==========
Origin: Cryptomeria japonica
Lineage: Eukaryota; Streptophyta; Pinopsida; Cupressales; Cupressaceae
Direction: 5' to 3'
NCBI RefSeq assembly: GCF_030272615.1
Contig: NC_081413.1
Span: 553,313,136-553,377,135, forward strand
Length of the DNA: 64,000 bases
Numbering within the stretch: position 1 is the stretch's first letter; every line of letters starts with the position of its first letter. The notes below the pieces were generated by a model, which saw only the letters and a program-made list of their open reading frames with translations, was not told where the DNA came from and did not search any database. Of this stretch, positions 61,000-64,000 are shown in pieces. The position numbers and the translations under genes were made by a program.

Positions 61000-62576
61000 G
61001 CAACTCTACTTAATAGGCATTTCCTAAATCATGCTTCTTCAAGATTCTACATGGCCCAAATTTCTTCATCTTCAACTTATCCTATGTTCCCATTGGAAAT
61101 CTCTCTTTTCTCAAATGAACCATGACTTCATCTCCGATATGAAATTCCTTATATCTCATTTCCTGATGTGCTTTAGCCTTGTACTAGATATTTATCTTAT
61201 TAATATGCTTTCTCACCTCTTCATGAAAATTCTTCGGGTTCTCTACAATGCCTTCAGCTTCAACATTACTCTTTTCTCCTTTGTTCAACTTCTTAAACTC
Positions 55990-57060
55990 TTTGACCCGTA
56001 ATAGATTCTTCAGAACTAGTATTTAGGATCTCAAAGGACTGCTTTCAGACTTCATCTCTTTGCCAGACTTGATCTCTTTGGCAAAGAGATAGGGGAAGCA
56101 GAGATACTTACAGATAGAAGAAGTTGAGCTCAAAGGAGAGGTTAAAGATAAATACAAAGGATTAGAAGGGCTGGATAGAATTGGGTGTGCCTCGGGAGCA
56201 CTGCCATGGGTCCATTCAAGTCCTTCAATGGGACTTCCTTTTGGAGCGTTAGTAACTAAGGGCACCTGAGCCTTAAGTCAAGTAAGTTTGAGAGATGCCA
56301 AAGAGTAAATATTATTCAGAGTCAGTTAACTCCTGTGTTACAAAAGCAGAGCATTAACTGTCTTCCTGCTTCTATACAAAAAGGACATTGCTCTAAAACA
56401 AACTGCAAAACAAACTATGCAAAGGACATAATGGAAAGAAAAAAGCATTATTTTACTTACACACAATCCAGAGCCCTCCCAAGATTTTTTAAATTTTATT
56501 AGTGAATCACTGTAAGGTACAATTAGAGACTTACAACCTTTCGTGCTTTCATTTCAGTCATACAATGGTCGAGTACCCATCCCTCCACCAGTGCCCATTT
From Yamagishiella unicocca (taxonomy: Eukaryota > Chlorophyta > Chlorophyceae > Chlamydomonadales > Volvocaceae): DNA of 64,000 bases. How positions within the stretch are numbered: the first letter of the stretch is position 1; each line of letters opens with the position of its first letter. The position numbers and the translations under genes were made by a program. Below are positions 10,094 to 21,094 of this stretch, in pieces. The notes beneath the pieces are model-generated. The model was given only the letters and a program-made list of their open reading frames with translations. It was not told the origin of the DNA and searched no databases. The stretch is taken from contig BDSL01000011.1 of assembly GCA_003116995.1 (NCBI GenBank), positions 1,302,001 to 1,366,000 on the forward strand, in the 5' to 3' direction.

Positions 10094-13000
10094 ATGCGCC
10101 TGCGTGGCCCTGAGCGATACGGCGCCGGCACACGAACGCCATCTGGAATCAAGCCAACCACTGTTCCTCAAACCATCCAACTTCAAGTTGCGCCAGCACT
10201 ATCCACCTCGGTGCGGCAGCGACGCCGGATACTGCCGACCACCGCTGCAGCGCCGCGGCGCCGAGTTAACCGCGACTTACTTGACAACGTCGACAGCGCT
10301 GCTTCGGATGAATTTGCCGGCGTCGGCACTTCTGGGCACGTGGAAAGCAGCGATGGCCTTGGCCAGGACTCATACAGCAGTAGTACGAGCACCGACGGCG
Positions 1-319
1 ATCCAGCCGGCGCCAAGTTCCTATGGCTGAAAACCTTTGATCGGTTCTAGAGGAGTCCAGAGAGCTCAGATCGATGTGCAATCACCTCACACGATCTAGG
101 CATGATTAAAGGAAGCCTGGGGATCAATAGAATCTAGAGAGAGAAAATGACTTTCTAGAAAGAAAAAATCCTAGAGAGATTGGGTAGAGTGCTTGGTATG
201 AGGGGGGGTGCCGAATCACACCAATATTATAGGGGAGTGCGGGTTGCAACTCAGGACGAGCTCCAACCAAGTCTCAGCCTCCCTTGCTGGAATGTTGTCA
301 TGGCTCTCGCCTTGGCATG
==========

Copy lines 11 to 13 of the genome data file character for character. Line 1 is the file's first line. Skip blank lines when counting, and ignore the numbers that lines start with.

61001 CAACTCTACTTAATAGGCATTTCCTAAATCATGCTTCTTCAAGATTCTACATGGCCCAAATTTCTTCATCTTCAACTTATCCTATGTTCCCATTGGAAAT
61101 CTCTCTTTTCTCAAATGAACCATGACTTCATCTCCGATATGAAATTCCTTATATCTCATTTCCTGATGTGCTTTAGCCTTGTACTAGATATTTATCTTAT
61201 TAATATGCTTTCTCACCTCTTCATGAAAATTCTTCGGGTTCTCTACAATGCCTTCAGCTTCAACATTACTCTTTTCTCCTTTGTTCAACTTCTTAAACTC